LONDON — By the time the Sunday newspapers went to press this past weekend, Prime Minister Boris Johnson of Britain had done something that he judged worse than laying “dead in a ditch”: asking the European Union to postpone Brexit, the project at the heart of his political being.
And yet Britons awoke on Sunday to front pages depicting a swaggering prime minister, tousle-haired and defiant, refusing to back down.
“Boris fights ‘Brexit wreckers’ with three defiant letters to EU,” The Sunday Times headline roared.
“Johnson refuses to sign Brexit delay letter,” The Sunday Telegraph blared, referring to a ploy that, along with the extra letters he sent, was promptly ignored by top European officials.
The Sunday Express, a tabloid, castigated Britain’s Parliament for having refused to give Mr. Johnson’s Brexit deal the approval he craved. “Why won’t they let us leave?”
The gloating news coverage turned what analysts called an undeniable setback into an act of great resolve, averting the sort of humiliating news moment that ultimately doomed Mr. Johnson’s predecessor, Theresa May.
Despite a losing streak in Parliament and serious concessions to European officials in Brexit talks, Mr. Johnson has managed to cast himself in much of the British print press as a conquering hero, the country’s best hope in a Britain-versus-Europe conflict that he helped foment as a Telegraph journalist decades ago.
“Boris Johnson is more of a journalist than he is a statesman by a considerable margin,” said David Yelland, a former editor of The Sun, a tabloid. “His instincts are those of a newspaper columnist, and his consistency is that of a British newspaper columnist, in the sense that he says one thing on a Monday and another on a Tuesday and it doesn’t matter.”
Mr. Johnson’s success in parts of the press has led to a reckoning over British news coverage of Brexit more broadly, with critics accusing major broadcasters of taking their cues too often from right-wing newspapers and of failing to inform Britain about the long and difficult trade negotiations that await even if a Brexit deal is approved.
Pollsters have described people reacting with horror when told in focus groups that a Brexit deal only covers the terms on which Britain leaves the European Union, not the highly contentious details of Britain’s long-term relationship with the bloc.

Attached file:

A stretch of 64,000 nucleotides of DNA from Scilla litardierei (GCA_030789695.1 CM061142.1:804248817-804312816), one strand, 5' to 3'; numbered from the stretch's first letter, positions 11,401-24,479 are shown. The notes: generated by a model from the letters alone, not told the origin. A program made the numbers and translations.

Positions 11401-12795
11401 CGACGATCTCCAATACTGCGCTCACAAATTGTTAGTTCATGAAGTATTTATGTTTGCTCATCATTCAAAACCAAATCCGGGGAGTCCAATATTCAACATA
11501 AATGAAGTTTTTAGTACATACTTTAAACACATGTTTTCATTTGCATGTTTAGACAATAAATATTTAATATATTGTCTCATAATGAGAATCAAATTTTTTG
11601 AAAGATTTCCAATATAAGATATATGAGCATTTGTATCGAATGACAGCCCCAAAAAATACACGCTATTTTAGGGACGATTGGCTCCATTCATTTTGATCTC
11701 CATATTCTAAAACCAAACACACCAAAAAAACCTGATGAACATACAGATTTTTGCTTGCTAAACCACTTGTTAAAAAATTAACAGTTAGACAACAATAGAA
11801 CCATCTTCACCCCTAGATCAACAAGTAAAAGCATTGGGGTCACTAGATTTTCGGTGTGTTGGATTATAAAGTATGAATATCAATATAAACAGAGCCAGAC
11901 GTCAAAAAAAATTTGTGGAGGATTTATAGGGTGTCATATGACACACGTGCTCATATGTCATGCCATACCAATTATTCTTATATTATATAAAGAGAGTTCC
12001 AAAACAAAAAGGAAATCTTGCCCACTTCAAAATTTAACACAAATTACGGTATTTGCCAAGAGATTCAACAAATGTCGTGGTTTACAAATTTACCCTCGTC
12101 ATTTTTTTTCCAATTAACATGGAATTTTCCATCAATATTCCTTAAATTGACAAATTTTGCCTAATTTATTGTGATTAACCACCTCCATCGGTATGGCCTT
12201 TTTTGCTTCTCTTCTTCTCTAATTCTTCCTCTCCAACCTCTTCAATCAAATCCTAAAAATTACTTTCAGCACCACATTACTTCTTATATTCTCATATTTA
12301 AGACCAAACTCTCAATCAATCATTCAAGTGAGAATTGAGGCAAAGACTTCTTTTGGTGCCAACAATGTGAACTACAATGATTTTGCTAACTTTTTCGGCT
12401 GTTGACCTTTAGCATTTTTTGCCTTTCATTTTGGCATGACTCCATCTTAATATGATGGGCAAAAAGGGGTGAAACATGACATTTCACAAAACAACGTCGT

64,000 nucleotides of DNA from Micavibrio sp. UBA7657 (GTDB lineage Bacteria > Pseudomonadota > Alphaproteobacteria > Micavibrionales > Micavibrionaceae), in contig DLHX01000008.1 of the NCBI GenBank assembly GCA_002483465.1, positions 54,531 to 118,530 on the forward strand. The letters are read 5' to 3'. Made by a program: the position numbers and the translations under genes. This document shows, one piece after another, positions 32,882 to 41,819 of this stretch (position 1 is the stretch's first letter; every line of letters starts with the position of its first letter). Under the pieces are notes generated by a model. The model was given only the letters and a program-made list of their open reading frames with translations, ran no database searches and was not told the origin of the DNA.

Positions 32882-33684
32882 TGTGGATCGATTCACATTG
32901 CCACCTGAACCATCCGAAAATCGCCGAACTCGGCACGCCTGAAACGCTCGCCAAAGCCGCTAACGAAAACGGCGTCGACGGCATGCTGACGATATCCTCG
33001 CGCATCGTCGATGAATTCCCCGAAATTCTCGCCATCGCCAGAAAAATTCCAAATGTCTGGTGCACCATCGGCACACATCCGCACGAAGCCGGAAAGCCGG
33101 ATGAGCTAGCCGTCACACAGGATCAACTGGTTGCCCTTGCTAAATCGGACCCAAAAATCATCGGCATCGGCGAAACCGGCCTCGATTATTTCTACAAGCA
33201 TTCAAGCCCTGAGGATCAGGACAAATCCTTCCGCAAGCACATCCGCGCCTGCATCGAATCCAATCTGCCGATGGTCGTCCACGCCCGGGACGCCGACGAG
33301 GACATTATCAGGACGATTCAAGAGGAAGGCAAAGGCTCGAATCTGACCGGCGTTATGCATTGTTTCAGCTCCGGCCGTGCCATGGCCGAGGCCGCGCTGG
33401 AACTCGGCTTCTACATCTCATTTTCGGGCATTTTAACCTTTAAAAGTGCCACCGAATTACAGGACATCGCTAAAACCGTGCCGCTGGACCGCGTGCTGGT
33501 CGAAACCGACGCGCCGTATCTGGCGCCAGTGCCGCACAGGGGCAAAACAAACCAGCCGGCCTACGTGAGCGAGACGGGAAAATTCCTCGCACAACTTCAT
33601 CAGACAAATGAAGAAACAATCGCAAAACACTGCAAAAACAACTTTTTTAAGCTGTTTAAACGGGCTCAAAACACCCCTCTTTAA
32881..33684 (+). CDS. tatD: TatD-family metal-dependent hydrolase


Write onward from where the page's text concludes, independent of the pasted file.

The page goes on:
Britain’s media landscape is considerably more polarized than the United States’, and its newsstands are dominated by right-wing papers that have long rooted for Brexit, giving Mr. Johnson a ready-made audience in the press for his maneuvering.
But so far, Mr. Johnson has also shaped the media narrative much more successfully than Mrs. May, analysts said, giving his leadership a sense of momentum that constantly eluded her. When Mrs. May was forced to delay Brexit, right-wing newspapers often treated it as a shameful defeat, whereas Mr. Johnson has worked to turn that anger on Parliament, instead.
“She was using the same populist strategy,” said Ian Dunt, the author of “Brexit: What the Hell Happens Now.” “She was just a bit more inept at reading the way the narratives would go.”
Having worked as a journalist, first as a Brussels correspondent for The Daily Telegraph and recently as a columnist, Mr. Johnson is at home in the backslapping, male-centric media world in a way Mrs. May never was. Some journalists refer to him simply as “Boris,” a familiarity that evaded Mrs. May.
“She would go see the editors and she’d speak to them, but she didn’t enjoy it, and they could tell she didn’t enjoy it,” Mr. Yelland said.
For Mr. Johnson, on the other hand, “All these guys who are writing these editorials and comments, they are his mates — and until very recently an employer. Until so recently in fact that the last check wouldn’t have cleared yet.”